The Big Five: Arms Control Decision-Making in the Soviet Union

By Aleksandr' G. Savel'Yev; Nikolay N. Detinov et al. | Go to book overview
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11
The START Treaty: Who Made Concessions to Whom?

When Soviet-American talks on nuclear and space weapons began in Geneva in 1985, the majority of the Soviet and American participants concentrated their attention on the future strategic arms limitation treaty. Ambassadors Viktor Karpov and John Tower headed the Soviet and American groups at that time. At the START negotiations, both the Soviet and American representatives adopted the same stands that they had defended before the earlier talks broke off in 1983, and both sides proceeded in this round to argue their earlier positions, views, which could not further the possibility of reaching an agreement.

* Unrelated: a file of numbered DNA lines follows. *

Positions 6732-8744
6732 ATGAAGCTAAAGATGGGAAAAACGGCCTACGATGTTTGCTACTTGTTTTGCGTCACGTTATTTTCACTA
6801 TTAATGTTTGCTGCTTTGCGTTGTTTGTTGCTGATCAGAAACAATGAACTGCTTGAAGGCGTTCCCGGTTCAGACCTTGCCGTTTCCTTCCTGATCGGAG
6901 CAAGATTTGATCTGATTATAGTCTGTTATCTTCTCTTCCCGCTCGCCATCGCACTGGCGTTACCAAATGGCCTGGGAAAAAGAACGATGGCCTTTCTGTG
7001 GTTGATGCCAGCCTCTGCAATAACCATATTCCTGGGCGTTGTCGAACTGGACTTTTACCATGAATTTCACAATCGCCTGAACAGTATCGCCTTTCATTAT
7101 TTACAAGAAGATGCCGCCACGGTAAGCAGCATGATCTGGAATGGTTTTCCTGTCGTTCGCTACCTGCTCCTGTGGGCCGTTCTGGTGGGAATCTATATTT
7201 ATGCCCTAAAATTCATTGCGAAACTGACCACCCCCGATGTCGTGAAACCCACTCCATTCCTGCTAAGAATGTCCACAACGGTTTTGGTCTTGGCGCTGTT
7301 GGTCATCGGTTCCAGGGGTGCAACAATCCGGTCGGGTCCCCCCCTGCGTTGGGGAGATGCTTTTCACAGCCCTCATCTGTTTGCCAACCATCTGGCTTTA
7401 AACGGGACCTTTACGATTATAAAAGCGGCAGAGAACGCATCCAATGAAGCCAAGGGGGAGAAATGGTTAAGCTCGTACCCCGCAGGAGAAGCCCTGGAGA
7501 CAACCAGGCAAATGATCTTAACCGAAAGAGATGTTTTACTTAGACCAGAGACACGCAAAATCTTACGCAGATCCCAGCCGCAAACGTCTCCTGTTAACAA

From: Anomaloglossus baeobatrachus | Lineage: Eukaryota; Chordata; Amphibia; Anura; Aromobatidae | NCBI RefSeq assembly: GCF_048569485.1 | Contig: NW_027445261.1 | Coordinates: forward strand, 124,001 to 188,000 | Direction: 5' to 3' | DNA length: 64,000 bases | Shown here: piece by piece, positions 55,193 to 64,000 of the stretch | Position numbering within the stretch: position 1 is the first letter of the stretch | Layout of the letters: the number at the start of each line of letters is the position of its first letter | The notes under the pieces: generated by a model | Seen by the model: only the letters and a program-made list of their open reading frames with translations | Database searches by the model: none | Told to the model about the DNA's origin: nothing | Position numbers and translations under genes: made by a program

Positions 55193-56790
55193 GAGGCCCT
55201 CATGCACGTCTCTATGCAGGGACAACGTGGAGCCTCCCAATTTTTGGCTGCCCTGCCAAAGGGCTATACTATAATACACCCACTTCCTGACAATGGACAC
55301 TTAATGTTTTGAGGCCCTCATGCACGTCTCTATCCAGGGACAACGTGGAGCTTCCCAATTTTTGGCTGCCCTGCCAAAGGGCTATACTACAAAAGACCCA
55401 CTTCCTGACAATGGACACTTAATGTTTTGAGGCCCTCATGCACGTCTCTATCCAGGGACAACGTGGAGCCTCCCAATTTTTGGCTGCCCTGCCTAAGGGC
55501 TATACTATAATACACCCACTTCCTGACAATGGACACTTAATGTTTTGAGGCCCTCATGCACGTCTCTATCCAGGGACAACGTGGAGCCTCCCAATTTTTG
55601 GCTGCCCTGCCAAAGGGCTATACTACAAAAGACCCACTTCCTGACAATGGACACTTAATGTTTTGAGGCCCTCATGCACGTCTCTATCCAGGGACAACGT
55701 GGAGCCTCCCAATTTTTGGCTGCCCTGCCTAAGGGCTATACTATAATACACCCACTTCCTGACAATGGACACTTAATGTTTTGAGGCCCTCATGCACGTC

By the end of 1985, major divergences between the sides' positions were revealed. First, they concerned the interrelationship between strategic offensive and space-strike weapons. The Soviet Side proceeded from the view that a comprehensive reduction of the nuclear offensive weapons was possible only if space-strike weapons were banned. The Americans, on the other hand, insisted that nuclear offensive weapons and "defense and space" issues should not be tied together. Second, the United States did not want to acknowledge an interrelationship between strategic nuclear weapons and medium-range nuclear weapons (MRNW) (or, as

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